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A Tale Of Two Recalls: Comparing And Contrasting 2003 To 2021

Arnold Schwarzenegger Is Sworn In As The 38th Governor Of California
Justin Sullivan/Getty Images
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Getty Images North America
California Gov. Arnold Schwarzenegger acknowledges the crowd as former Gov. Gray Davis and his wife Sharon look on during a swearing-in ceremony November 17, 2003 in Sacramento, California.

DOC AMA: Johnson & Johnson Says Booster Shot Yields Strong Immune Response, Tracking Breakthrough Cases And More

Covid Update (8/25/21)

In our continuing series looking at the latest medical research and news on COVID-19, Larry Mantle speaks with Dr. Tim Brewer from UCLA.

Today’s topics include:

Postpartum Depression: The Warning Signs, Challenges And Long Term Impacts

Postpartum Mental Health (8/25/21)

Today on AirTalk, we talk with Eynav Accortt, research scientist and clinical psychologist who leads the reproductive psychology team in the OB GYN department at Cedars-Sinai about postpartum mental health, the serious impacts, the importance of screenings and more. We want to hear from you. How has postpartum depression impacted your life? Tell us your story by calling 866-893-5722.

A Tale Of Two Recalls: Comparing And Contrasting 2003 To 2021

Recall 2003 to 2021 (8/25/21)

In less than three weeks on September 14th, voters in California will decide for a second time this century whether they want to recall their Governor. Some are calling this déjà vu in reference to the 2003 vote which removed Gray Davis, and instead installed Arnold Schwarzenegger. In that race, more people voted for the actor than Davis, meaning the candidate with the most votes won. But even so, the state’s current recall is raising some familiar questions about its constitutionality and whether it violates equal protection rights of the incumbent governor and his supporters.

Today on AirTalk, we’re talking with Rob Stutzman, Republican political consultant and former deputy chief of staff to Governor Schwarzenegger, and Raphe Sonenshein, executive director of the Pat Brown Institute of Public Affairs at Cal State LA, about how the 2003 race compares to the current one.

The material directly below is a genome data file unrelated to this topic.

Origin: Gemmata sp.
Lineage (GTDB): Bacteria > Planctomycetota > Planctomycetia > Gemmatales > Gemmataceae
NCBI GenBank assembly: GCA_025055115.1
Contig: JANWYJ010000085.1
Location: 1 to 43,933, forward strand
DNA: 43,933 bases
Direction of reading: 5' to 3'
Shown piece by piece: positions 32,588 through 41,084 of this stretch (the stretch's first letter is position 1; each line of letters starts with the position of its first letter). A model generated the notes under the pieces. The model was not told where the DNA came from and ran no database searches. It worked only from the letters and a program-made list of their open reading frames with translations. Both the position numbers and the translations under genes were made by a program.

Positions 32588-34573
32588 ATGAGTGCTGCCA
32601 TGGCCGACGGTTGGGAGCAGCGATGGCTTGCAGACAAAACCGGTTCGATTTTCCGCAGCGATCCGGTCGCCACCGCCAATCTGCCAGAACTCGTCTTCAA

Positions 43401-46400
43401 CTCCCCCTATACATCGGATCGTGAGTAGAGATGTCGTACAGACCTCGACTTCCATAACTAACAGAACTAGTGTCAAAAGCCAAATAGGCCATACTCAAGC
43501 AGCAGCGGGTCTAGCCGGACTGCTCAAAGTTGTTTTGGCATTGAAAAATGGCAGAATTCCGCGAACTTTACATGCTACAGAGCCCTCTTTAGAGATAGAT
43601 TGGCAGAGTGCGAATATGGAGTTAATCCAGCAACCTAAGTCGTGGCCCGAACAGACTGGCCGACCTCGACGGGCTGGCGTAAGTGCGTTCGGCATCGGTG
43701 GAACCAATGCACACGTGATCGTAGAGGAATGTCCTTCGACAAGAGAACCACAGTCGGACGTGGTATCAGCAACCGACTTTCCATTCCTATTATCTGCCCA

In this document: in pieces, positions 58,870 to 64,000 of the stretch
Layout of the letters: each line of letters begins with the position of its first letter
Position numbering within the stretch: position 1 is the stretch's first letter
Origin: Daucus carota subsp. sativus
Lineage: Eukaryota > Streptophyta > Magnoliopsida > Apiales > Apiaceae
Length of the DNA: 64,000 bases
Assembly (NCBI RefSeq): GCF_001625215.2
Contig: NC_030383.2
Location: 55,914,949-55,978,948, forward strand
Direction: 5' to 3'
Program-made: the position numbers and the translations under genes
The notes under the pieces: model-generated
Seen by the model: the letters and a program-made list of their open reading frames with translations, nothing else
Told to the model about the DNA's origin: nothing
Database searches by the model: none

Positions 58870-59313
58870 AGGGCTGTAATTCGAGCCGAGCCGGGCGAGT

California Heat Standards Are Held Up As The Model. Has Climate Change Made Them Obsolete?

Cal Heat Overview (8/25/21)

In the summer of 2005, a terrible three-week heat wave swept through the West, driving temperatures to scorching triple-digit levels. Four farmworkers working the fields of central California died.

Public health experts and federal workplace regulators consider heat-related illness and death to be 100% preventable, they say. But California’s Division of Occupational Safety and Health — Cal/OSHA, the agency that enforces the heat standard — has been chronically underfunded and understaffed. The result, according to dozens of interviews, a review of government records and an analysis of worker heat death cases: Farmworkers, firefighters, construction workers and others required to work in hot environments continue to die.

Today on AirTalk, we’re joined by Jacob Margolis, KPCC/LAist science reporter, Brian Edwards, investigative fellow at Columbia University in New York and Marc Schenker, distinguished professor of public health sciences and medicine at UC Davis. He is also founding director of the Center for Occupational and Environmental Health, the Western Center for Agricultural Health and Safety, and the Migration and Health Research Center to learn more.

With files from LAist

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